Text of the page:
Posts: 1546
Joined: Tue Aug 06, 2002 8:18 am

United Weighing Merits Of Pilots With Stun Guns

Mon Nov 12, 2001 5:05 pm

Apologies if it has been discussed before, I read this very recently.

Anyways, UA seems to be the first major airline to seriously consider stun guns (Mesa was the first, I think), as a first step, while the issue of actual guns is still being fiercely debated.

What do people here think, as pilots, passengers, etc?



United Airlines said Friday it is one of several airlines considering arming its pilots with stun guns, a weapon that can deliver a formidable jolt of electricity that can incapacitate an aggressor.

"It's something we're looking at, and talking with our pilots union about," said Chris Nardella, a spokeswoman for the company, based in Elk Grove Township north of Chicago. The airline also is exploring new training for its flight attendants, she said.

"Hopefully we'll be able to announce training procedures soon for flight attendants to address their issues," Nardella said. The flight attendants union has been demanding that airlines do something to increase its members' security.

A Federal Aviation Administration rule change would be necessary before stun guns could be allowed on board. The FAA prohibits all dangerous weapons on commercial airliners other than those carried by air marshals.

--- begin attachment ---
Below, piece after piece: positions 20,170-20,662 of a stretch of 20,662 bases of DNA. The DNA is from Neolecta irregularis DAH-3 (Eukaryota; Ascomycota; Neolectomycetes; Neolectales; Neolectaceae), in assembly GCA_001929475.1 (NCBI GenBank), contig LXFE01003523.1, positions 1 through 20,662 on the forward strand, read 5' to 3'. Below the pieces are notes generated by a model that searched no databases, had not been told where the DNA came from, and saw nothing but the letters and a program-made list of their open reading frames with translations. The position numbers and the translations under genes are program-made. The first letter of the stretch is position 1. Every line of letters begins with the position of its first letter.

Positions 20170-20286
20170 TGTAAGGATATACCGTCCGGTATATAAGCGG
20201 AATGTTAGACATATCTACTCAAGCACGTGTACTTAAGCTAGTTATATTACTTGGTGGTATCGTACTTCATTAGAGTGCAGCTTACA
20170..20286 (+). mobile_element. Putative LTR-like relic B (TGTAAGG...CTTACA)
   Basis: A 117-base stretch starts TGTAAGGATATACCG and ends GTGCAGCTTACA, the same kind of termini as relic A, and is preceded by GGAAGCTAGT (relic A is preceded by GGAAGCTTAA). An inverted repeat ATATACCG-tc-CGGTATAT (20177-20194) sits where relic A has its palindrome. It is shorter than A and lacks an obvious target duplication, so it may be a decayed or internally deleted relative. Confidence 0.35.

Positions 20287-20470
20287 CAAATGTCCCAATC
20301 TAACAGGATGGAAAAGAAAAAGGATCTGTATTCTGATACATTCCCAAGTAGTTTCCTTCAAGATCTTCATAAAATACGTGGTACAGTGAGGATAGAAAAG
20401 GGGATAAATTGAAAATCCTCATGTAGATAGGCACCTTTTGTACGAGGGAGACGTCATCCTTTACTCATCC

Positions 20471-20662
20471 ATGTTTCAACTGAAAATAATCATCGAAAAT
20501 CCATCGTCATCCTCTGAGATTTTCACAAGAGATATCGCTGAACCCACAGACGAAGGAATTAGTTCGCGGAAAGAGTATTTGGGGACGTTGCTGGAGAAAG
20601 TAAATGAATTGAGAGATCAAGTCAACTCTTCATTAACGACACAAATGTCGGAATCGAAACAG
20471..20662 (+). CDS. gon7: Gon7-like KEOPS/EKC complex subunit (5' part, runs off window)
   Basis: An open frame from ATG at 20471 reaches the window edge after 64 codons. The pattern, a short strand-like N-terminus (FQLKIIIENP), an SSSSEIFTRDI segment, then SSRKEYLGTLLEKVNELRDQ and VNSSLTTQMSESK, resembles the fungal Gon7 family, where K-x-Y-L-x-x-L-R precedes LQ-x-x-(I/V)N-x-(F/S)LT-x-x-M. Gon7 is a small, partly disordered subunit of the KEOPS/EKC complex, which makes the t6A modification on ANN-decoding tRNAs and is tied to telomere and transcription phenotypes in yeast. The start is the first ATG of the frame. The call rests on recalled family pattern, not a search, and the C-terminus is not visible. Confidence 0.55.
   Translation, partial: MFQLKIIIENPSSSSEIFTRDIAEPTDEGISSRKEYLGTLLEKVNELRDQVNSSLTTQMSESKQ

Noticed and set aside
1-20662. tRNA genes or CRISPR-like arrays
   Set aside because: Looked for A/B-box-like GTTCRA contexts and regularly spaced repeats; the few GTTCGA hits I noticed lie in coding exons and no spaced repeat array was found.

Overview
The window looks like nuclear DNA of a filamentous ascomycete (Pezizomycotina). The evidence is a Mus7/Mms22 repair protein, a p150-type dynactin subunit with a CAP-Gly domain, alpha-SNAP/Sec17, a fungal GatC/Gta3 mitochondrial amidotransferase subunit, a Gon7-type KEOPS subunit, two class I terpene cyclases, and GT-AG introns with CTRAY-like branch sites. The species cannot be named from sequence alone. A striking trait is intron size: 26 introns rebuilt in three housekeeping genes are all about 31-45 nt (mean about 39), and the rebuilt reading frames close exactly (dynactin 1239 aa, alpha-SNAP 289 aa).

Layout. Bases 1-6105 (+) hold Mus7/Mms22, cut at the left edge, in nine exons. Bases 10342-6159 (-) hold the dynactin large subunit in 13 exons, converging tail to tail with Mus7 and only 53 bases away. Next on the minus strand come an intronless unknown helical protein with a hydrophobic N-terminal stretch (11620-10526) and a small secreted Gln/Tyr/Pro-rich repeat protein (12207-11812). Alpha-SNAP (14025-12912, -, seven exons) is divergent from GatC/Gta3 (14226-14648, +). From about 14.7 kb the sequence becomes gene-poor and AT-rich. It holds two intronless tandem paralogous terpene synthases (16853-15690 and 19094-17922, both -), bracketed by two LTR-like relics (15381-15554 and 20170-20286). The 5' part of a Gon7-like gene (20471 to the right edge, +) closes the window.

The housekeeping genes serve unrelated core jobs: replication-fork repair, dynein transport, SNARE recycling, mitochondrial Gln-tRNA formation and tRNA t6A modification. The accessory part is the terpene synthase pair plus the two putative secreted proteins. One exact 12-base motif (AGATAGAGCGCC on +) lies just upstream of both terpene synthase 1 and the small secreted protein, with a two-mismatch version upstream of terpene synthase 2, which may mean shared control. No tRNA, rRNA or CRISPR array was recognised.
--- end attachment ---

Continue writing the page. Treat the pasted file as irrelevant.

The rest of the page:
United's pilots, who anticipate an announcement from the company endorsing stun gun use soon, would join a small but growing number of airlines that are considering the devices, or, like Mesa Airlines three weeks ago, already have begun work on a training course in anticipation of FAA approval.

On Thursday, Indianapolis-based American Trans Air announced it was exploring whether to equip its pilots with the weapons and had contacted several manufacturers.

Shortly after the Sept. 11 attacks, the Air Line Pilots Association, which represents United's pilots, as well as other airlines', proposed arming pilots with firearms. But the air carrier industry's trade group, the Air Transport Association, opposed the idea.

Pilots welcomed United's openness to arming them with the devices.

"It's a good first step," said Capt. Herb Hunter, a United pilot and ALPA representative.

Copyright © 2001, Chicago Tribune